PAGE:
Democratic lawmakers expressed frustration this week when two key figures leading Missouri’s vaccine distribution abruptly canceled their scheduled testimony before a House committee Wednesday evening.
However, Randall Williams, the director of the Department of Health and Senior Services, said the time of the hearing was changed without checking with him — and that he offered to still testify.
The House Committee on Health and Mental Health Policy was scheduled to meet Wednesday at 5 p.m. and hear testimony from Williams and Robert Knodell, Gov. Mike Parson’s deputy chief of staff.
Williams and Knodell have been integral in the state’s administration of the COVID vaccine, but both canceled their appearances due to scheduling conflicts, said Rep. LaDonna Appelbaum, a Democrat from St. Louis who said she was “disgusted” by the cancellation.
“Missourians need look no further for an explanation of why our state is ranked dead last in COVID-19 vaccinations than the two men in charge of this rollout,” Appelbaum said in a statement Thursday. “Gov. Mike Parson should be held personally responsible for the decisions he has made throughout this pandemic.”
Williams was seen in attendance at Parson’s State of the State speech Wednesday afternoon, causing some Democratic lawmakers to question why he couldn’t attend the 5 p.m. hearing shortly after.
Lisa Cox, a spokeswoman for the Department of Health and Senior Services, said that when the hearing was moved to 5 p.m. it prevented Williams from being able to give a full presentation, as he had committed weeks ago to speaking about vaccine safety to the Consulate of Mexico in Kansas City at 5:30 p.m.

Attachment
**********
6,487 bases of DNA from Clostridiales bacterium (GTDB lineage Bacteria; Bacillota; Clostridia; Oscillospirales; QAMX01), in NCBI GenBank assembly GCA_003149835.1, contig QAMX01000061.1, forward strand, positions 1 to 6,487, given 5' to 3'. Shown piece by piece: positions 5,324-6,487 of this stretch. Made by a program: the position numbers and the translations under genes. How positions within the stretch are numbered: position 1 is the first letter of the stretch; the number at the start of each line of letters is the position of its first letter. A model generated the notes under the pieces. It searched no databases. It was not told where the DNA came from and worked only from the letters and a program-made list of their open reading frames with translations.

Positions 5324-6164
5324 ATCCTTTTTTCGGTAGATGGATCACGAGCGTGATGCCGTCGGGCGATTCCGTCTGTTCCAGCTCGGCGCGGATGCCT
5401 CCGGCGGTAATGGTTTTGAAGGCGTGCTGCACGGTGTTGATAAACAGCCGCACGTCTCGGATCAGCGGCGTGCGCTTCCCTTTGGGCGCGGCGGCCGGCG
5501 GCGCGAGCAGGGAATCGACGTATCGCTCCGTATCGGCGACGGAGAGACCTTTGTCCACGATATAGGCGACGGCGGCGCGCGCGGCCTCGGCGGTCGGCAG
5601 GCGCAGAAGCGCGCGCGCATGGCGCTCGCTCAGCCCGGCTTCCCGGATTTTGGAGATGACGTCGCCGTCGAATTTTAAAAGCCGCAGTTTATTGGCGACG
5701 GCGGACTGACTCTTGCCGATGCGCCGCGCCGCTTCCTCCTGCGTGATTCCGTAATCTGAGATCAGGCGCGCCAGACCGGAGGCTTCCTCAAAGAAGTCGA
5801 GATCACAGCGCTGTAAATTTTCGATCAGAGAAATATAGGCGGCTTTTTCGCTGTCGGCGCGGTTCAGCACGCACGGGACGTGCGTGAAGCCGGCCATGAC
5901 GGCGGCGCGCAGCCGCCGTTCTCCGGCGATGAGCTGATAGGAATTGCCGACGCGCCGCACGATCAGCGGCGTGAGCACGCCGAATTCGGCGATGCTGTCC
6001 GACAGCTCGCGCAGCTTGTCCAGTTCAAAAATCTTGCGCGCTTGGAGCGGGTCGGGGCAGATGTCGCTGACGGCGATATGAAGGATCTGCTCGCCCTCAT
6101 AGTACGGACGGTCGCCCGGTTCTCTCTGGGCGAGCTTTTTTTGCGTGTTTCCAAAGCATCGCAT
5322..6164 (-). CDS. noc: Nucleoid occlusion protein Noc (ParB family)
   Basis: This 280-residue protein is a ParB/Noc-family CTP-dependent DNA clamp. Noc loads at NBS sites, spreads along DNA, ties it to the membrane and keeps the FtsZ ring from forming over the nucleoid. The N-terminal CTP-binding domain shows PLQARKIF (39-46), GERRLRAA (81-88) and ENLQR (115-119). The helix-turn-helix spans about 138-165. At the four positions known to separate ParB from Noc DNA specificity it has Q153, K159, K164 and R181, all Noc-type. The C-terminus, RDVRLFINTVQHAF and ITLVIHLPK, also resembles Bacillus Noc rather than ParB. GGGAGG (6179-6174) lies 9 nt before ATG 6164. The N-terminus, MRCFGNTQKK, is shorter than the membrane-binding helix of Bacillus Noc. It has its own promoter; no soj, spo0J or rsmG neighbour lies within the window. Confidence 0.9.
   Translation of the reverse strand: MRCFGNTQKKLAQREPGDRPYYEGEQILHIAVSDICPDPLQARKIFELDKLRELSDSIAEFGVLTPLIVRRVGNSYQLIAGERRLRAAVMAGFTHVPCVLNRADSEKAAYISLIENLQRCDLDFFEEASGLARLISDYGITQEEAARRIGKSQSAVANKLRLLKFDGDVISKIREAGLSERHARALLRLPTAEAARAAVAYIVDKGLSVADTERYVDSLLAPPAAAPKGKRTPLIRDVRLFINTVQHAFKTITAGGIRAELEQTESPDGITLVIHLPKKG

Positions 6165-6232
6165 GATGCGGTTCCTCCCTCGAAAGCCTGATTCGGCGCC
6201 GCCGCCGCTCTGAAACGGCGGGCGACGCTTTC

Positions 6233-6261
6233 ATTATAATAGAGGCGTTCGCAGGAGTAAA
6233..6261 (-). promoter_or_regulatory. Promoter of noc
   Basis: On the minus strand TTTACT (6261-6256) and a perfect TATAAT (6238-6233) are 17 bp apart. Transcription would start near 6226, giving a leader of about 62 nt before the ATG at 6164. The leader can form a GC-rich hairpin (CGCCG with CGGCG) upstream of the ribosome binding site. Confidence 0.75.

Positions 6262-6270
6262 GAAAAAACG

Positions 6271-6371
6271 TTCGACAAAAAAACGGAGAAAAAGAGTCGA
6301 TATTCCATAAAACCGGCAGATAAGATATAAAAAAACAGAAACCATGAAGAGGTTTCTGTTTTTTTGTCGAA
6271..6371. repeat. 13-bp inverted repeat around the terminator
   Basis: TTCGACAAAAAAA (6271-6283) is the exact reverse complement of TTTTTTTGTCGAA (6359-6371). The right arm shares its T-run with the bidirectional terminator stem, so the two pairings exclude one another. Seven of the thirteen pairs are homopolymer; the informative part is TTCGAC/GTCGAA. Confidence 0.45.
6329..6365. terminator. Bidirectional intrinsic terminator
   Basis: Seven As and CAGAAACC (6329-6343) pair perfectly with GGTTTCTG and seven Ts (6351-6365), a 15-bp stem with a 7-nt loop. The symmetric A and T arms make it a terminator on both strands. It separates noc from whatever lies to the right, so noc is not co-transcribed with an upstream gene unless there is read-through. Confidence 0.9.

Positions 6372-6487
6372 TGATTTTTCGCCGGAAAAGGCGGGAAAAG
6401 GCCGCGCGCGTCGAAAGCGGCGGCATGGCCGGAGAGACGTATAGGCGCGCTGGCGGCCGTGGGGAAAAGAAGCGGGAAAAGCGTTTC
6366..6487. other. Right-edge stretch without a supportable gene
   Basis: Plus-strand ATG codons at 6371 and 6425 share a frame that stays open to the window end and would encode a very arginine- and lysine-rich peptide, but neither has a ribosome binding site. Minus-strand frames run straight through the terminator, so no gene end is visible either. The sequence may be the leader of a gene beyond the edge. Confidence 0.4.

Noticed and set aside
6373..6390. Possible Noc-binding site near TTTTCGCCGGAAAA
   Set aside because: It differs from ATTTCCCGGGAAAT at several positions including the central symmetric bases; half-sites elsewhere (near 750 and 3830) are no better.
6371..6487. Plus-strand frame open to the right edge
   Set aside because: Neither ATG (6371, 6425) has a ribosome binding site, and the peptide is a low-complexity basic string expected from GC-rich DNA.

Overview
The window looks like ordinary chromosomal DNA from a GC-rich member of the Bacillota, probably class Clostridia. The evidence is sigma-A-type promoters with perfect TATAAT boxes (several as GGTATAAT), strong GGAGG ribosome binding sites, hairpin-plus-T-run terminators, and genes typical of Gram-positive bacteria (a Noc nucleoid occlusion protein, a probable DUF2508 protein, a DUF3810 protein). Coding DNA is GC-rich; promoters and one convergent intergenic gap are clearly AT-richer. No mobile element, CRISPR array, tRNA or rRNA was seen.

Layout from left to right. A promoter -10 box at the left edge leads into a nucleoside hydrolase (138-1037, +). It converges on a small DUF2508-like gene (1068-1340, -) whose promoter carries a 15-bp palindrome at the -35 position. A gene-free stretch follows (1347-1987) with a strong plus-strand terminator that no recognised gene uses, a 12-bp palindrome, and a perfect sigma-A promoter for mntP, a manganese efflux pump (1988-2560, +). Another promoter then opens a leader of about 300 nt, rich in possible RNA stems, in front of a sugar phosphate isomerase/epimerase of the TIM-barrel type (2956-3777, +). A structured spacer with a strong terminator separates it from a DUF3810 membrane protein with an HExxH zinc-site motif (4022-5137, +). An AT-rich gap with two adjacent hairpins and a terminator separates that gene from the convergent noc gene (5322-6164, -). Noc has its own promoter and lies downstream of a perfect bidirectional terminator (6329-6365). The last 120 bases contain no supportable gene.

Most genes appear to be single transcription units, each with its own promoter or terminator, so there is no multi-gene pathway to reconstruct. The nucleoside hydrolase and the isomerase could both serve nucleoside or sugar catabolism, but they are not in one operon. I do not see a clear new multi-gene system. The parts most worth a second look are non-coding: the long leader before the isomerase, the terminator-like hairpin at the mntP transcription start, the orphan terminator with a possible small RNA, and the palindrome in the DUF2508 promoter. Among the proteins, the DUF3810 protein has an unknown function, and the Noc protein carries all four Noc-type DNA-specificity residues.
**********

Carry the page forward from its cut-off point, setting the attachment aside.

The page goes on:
“…I said I would appear but only for half an hour and the co-chairmen decided they would rather postpone to next week, although I offered to do it today at 7 a.m.,” Williams said in a statement Thursday. “They declined that offer.”
Cox said in an email that Williams and Knodell will appear before the committee next week.
The committee is scheduled to meet Monday at noon for an informational meeting. The committee’s chairman could not immediately be reached for comment Thursday.
Appelbaum said she hopes the committee can plan for an additional hearing later in the week, “because we definitely need answers.”
The state faced criticism earlier this week after data from the Centers for Disease Control and Prevention showed Missouri has the lowest percentage of its residents vaccinated in the country.
On Tuesday night, the state launched a dashboard of its own, detailing how many doses have been administered and where. An estimated 5.3 percent of Missouri’s residents have received at least their first dose as of Wednesday, according to the state’s dashboard.